INVITATION TO THE PRESS
UN to release the World Economic and Social Survey 2004:
Press Centre Residence Palace
Room “Passage” (ground floor)
NOVEMBER 2004, 10:30 AM
Gonnot, Chief of the Inclusive Development
Section of the UN Department of Social and Economic
report, including the information below, is under strict
embargo until 29 November at 06.00 PM
United Nations Information Centre
(RUNIC). Coordination: Jean-Luc
Information Officer for the BENELUX and the EU
Tel. 32.2.788.84.84; cellular phone: 32.476/215.485
Global launch will be held in New York but subsidiary launches
will take place in Brussels, for the European region and
in Mexico for the Latin American region.
In Europe, immigration can and has offset many of the consequences
of population ageing and labour shortages, but by itself
is not the salvation of struggling pension programmes, the
United Nations says.
Alongside appreciation of immigration’s advantages
lie anxieties that it brings down wage and employment rates
(perceptions largely confounded by empirical data, the UN
finds), and that it can dilute or fracture cultural identities
and values. These conflicting impulses appear to be reflected
in a growing duality among national immigration policies
within Europe, says this year’s UN World Economic
and Social Survey.
In 1976, 83 per cent of European governments assessed immigration
levels as satisfactory, while 17 per cent found them too
high and none as too low, according to the Survey. By 2003,
however, only 67 per cent maintained policies neutral to
immigration volume, with 9 per cent encouraging higher flows
and 23 per cent seeking restrictions.
“Migration affects the social fabric of both home
and host societies,” the Survey says. “The dynamics
of social relationships among migrants, home and host societies
are complex but the over-riding challenge for host countries
is to integrate migrants into local society.”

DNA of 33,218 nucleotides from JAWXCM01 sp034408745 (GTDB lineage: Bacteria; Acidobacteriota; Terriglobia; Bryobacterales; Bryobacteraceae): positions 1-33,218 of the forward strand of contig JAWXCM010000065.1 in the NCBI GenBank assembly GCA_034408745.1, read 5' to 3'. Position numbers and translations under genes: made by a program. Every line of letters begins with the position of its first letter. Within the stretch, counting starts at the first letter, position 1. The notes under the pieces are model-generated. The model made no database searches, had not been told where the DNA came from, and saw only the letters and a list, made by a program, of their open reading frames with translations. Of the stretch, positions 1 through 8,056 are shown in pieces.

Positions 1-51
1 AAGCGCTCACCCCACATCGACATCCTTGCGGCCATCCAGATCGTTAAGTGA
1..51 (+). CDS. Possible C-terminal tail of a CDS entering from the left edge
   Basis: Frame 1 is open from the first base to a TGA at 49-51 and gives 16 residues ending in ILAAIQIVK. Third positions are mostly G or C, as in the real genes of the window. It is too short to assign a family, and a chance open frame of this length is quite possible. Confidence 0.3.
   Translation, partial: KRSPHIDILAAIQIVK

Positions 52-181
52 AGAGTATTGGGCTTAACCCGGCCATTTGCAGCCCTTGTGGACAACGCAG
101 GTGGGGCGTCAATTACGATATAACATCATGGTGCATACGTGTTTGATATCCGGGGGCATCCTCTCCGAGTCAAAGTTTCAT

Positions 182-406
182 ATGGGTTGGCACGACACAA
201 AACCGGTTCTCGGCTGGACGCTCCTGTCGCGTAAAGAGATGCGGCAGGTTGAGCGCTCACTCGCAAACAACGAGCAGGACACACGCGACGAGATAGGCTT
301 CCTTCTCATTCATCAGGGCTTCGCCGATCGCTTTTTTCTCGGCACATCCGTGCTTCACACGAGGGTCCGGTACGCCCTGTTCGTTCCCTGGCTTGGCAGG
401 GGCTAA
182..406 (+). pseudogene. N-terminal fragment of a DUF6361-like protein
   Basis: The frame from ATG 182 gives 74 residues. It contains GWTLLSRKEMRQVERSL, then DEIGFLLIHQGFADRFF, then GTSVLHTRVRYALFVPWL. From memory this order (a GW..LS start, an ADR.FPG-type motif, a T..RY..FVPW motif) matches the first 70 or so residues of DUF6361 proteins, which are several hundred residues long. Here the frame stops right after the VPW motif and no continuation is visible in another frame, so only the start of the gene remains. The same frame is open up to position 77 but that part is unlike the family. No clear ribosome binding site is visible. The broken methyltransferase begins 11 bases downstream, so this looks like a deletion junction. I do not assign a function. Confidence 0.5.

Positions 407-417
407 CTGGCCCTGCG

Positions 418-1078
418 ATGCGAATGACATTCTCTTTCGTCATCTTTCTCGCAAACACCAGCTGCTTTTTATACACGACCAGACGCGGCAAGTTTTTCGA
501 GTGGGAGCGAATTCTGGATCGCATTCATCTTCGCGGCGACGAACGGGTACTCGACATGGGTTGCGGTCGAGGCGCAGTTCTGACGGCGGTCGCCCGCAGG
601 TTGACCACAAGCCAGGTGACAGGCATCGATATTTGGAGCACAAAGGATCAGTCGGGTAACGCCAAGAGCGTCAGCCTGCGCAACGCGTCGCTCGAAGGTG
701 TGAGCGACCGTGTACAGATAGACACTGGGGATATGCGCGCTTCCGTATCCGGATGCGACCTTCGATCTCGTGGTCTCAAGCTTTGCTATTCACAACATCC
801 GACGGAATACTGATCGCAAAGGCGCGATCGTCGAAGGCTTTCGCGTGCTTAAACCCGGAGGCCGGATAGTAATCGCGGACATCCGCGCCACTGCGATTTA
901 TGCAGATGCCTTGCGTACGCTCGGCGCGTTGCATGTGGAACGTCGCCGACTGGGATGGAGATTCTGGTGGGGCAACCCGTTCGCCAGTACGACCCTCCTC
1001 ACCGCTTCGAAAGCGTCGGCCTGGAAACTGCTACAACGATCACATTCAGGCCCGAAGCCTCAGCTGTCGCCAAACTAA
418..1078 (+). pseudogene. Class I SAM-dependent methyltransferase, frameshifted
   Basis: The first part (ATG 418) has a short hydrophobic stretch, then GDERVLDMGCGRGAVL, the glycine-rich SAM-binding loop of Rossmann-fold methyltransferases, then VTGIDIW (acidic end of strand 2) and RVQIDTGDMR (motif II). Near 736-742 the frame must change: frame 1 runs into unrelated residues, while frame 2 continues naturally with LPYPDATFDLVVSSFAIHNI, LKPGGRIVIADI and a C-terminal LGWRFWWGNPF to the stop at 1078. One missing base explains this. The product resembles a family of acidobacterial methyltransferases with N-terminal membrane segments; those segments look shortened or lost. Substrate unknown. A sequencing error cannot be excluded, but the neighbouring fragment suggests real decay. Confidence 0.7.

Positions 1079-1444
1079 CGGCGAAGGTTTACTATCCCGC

“Recently, however, there has been disenchantment
with multicultural principles in some receiving countries,
where there is increasing debate about ways of making migrants
conform to national norms,” the Survey continues.
In addition to instilling knowledge of local language and
civic culture in migrants, the it suggests that there also
is “great scope for increased action to promote respect
of cultural, religious and ethnic diversity in most receiving
The UN Economic and Social Survey is published annually
by the UN Department of Economic and Social Affairs, which
monitors, evaluates and analyzes relevant trends and upon
request of Member States sets standards and goals. Part
I of the Survey reports on economic and macroeconomic conditions
of the past year and projections for the next. Part II covers
a selected theme of international significance and timeliness.
For more information, contact the Development
Section of the UN Department of Public Information, through
Tim Wall, 1-212-963-5851, or Ellen McGuffie, 1-212-963-0499.
World Economic and Social Survey 2004:
International Migration (Sales No.: E.04.II.C.3; ISBN 9211091470)
is available for $45.00 from United Nations Publications,
Two United Nations Plaza, Room DC2-853, Dept PRES, New York,
NY 10017, USA, Tel. 800-252-9646 or 1-212-963-8302,
Fax. 1-212-963-3489, E-mail: firstname.lastname@example.org;
or Palais des Nations, CH-1211 Geneva 10, Switzerland, Tel.
41-22-917-2614, Fax. 41-22-917-0027, E-mail: email@example.com.
In Belgium: Librairie Jean Delannoy, 202 avenue du Roi-Koningslaan,